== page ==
The Prague Book Tunnel
Visiting the main city library normally doesn’t make anybody’s top ten list of things to do in Prague. That’s a shame because you will have missed out on seeing a quite bizarre yet striking piece of architectural art. It’s acquired the name of the Prague Book Tunnel but read on to find out some lesser known facts about it. Just note that many blogs have this opening at 9am. In fact it’s closed on Sundays plus on Mondays and Saturdays it opens at 1pm.
In the summer of 1998 the top of the entry stairs to the city library was covered in sheets and it wasn’t long before we got the unveiling of the Prague Book Tunnel or what some call the Column of Knowledge. Neither are correct. It’s actually called Idiom, a column of 8,000 books by Slovak artist Matej Krén. The books were either donated or saved from landfill.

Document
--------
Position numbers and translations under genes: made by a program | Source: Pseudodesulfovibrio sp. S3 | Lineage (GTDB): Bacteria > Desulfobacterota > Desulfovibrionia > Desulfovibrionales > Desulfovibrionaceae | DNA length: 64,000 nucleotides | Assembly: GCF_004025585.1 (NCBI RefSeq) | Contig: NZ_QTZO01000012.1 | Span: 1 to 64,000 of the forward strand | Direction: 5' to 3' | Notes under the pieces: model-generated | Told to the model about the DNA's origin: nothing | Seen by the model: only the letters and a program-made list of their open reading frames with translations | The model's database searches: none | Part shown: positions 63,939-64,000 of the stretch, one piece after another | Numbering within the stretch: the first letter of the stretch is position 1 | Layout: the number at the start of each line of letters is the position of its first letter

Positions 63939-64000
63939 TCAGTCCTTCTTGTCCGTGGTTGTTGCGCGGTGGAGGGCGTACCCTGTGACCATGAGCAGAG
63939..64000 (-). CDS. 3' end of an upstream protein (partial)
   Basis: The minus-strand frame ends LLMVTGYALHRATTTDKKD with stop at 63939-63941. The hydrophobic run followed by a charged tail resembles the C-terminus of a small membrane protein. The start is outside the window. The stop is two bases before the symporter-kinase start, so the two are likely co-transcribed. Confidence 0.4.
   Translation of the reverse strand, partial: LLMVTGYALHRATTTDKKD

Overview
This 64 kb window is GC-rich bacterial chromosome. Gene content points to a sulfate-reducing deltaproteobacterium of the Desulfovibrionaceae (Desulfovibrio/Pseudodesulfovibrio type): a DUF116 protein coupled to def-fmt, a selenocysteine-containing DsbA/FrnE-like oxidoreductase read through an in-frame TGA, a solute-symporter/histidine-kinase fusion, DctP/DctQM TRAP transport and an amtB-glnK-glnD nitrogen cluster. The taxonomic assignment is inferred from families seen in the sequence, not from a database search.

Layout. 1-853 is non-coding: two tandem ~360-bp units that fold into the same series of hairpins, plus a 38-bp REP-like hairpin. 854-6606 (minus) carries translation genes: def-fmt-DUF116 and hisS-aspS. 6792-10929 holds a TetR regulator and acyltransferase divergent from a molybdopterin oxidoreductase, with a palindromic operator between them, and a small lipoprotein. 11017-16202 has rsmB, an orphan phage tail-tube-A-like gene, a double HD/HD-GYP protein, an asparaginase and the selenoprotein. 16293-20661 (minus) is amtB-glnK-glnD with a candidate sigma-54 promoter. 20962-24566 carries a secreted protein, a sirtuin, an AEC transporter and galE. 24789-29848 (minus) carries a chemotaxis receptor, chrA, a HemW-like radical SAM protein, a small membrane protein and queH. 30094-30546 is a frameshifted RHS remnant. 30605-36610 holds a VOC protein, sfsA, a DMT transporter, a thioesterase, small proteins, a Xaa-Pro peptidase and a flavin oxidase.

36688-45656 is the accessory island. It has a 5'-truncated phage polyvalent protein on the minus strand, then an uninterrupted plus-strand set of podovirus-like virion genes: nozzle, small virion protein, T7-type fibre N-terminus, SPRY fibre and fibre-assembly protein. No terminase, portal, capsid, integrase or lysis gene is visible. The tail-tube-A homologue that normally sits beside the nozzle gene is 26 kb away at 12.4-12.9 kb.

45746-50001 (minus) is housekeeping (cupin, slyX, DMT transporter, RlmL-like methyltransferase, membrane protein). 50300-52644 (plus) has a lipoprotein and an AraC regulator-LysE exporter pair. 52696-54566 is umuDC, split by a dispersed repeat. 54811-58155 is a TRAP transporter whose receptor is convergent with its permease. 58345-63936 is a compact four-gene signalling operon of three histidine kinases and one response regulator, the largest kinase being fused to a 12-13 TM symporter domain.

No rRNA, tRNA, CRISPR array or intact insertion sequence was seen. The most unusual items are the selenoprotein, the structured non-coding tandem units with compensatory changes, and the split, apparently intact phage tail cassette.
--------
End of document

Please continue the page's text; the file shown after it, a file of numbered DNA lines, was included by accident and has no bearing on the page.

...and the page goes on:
The original “Idiom” appeared in 1995 in the Sao Paulo Biennial Exhibition. It looked quite similar and was also shorter given the constraint of the ceiling height.
The use of books as a building material is something often associated with Matej Krén so it’s no surprise that as he lives and works in Prague, that the main city library should host this particular piece. The internal lights are disguised as books, the tear shaped hole in the front of the column is more than 2 metres high and within the column both the ceiling and base are mirrored to increase the sense of infinite space. Strangely enough, it’s never been revealed what is holding the column together. Another odd fact is that the Prague Book Tunnel made the cover of “Science” magazine in January 2011.
If you are interested in seeing books used as a material in corridors, walls, rooms and even buildings then an internet search for Matej Krén will be revealing.